After the excitement of Christmas and the New Year, January can feel like a letdown. Luckily, there’s another festive holiday we can celebrate all month long. That’s right, it’s National Oatmeal Month!

OK, maybe oatmeal isn’t the most exciting thing in your pantry, but this often-overlooked superfood has a lot more going for it than you might realize. Here are five surprising facts to support the reason for this slightly strange season.

Oatmeal is rich in antioxidants. When people think about foods full of antioxidants, they may conjure up images of exotic fruits with strange names. Acai. Goji. Durian. But humble oatmeal also contains a range of antioxidant molecules, including avenanthramides, which help keep blood pressure low.

Oats have the most protein of any common grain. We tend to associate grains with carbohydrates, but some have meaningful amounts of protein as well. Oats pack more protein than any other common grain, including wheat, barley and rye. If you really want to start your day with a protein punch, make your oatmeal with milk instead of water and sprinkle your favorite seeds or nuts on top.

Oatmeal is nutrient dense. There are 303 calories in a half a cup of pre-cooked oats, plus eight grams of fiber and astounding amounts of manganese, phosphorus, magnesium, copper, iron, zinc, folate, B vitamins and more. Prepare it as suggested above to boost the protein content and you’ll see why oatmeal is one of the most nutrient-dense (and sometimes just plain dense) foods around.

All oats are not the same. All oatmeal comes from the oat plant but processing whole oats in different ways creates a variety of tastes and textures from which you can choose. Oat groats is fun to say. As one of the least processed forms of oats (only the hull has been removed), they deliver the most fiber and protein but take over an hour to cook. The hulls from oat groats become oat bran, which is high in fiber and very satiating. Steel-cut oats are chopped groats, which cook a bit faster and are packed with nutrients. Rolled oats are steamed and rolled, a process which foregoes a little of the nutritional value but offers great taste in less time. Quick rolled oats, the kind you can buy in little single-serving pouches, are the most processed and, therefore, the quickest to cook. They may not have the nutritional impact of groats, but they’re a healthy, go-to breakfast when time is short; just be mindful of the sugar content!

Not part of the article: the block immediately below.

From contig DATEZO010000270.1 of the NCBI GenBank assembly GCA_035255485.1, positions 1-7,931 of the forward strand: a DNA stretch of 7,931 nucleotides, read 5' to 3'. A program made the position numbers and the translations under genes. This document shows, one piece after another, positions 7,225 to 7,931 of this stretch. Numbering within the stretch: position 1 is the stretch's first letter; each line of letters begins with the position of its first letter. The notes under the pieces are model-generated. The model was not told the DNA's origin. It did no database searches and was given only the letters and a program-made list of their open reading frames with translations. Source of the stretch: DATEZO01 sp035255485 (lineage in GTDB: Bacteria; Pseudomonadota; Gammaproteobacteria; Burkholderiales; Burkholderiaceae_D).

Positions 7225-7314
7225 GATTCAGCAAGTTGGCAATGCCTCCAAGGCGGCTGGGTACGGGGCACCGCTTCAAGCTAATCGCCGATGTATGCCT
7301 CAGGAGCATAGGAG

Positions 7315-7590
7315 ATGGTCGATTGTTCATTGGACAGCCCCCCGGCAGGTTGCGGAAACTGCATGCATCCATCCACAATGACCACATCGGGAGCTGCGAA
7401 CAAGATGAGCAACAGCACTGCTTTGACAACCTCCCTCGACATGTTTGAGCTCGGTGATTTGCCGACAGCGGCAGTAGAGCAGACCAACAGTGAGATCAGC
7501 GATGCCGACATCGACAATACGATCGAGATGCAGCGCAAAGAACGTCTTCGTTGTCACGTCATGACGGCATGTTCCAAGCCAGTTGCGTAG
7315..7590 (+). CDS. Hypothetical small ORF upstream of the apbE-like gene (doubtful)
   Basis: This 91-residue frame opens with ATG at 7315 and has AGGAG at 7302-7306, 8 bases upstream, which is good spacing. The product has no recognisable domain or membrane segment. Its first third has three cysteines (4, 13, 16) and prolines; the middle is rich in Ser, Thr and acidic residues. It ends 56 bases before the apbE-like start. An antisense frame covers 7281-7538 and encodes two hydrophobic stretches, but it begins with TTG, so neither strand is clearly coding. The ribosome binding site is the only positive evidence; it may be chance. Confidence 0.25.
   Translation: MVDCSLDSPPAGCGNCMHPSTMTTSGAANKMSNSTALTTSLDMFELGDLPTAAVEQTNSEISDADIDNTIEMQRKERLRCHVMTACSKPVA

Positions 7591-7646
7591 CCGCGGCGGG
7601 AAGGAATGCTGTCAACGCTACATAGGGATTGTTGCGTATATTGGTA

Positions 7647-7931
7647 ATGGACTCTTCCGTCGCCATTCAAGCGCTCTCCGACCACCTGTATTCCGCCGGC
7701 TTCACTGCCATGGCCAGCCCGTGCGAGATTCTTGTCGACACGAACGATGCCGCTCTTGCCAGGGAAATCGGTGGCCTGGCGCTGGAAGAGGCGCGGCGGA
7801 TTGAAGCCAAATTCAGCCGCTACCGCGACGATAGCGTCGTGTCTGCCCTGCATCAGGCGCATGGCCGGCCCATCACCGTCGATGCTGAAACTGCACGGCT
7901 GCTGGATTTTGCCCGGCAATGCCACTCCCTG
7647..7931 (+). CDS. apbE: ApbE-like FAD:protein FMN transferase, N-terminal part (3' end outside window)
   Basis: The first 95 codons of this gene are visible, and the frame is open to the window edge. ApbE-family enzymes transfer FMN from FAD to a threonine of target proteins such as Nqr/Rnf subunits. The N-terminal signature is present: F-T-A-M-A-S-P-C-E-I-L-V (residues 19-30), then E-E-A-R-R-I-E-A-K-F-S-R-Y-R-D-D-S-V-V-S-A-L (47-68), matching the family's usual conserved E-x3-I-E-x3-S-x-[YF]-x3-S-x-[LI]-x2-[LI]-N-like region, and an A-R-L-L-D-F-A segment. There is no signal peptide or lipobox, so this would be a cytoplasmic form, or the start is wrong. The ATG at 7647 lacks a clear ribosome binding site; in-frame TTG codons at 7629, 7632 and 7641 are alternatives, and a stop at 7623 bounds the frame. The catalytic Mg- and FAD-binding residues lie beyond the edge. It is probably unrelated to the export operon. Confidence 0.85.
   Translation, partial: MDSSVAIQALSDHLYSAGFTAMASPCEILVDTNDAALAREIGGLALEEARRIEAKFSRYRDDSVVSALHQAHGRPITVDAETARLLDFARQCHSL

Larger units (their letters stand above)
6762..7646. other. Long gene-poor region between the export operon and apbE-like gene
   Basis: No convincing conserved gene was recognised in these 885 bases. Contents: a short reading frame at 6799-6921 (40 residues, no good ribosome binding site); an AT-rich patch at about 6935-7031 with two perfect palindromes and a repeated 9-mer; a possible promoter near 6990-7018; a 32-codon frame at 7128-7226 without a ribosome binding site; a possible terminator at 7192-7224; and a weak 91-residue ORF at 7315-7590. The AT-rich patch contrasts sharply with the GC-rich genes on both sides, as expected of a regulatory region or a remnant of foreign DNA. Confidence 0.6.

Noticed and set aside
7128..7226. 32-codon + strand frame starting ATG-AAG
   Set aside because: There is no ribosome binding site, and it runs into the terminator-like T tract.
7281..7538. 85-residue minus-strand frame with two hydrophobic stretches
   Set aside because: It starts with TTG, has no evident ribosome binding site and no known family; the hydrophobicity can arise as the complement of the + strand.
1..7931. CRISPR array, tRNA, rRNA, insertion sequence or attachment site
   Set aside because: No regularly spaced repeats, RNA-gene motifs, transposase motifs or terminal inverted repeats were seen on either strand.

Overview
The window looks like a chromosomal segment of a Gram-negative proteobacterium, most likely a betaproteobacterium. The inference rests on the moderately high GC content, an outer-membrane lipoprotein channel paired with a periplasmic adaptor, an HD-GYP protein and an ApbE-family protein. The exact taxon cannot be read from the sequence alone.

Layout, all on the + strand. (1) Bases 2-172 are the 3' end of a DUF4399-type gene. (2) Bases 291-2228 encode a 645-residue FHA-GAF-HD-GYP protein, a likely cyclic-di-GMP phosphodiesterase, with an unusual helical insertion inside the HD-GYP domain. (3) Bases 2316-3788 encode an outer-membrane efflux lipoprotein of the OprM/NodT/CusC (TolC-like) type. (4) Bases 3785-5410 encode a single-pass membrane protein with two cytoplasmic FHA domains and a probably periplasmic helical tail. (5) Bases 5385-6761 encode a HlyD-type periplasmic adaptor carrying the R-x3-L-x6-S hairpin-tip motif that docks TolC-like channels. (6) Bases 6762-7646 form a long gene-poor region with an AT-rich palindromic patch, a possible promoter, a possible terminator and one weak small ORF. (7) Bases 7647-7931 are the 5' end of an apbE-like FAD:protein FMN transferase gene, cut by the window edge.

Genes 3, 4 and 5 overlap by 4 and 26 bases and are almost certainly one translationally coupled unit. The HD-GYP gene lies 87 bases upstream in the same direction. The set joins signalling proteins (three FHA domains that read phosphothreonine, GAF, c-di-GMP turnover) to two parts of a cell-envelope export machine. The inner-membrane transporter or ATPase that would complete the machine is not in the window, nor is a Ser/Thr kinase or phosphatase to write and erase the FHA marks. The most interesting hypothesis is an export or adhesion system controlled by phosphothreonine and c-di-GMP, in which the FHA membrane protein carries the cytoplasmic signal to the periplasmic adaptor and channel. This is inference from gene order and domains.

Oatmeal is good for your outside, too. Due to its antioxidant properties, the starchy barrier it creates, and the mild exfoliating qualities of its bran, oatmeal is great for your skin. If you don’t believe us, just look at all the lotions and skin creams that include oats as an ingredient. Dry skin? Make a cleanser out of well-ground oats and plain yogurt or olive oil. Apply it to wet skin. Gently rub to exfoliate, then rinse.

We hope you can see that National Oatmeal Month is worth celebrating. Sure, oatmeal may have the reputation of being the epitome of a boring meal. But it has plenty of upside, too. This article is just scratching the healthy (and sometimes lumpy) surface. So…happy National Oatmeal Month, and happy eating, from all of us at Trinity!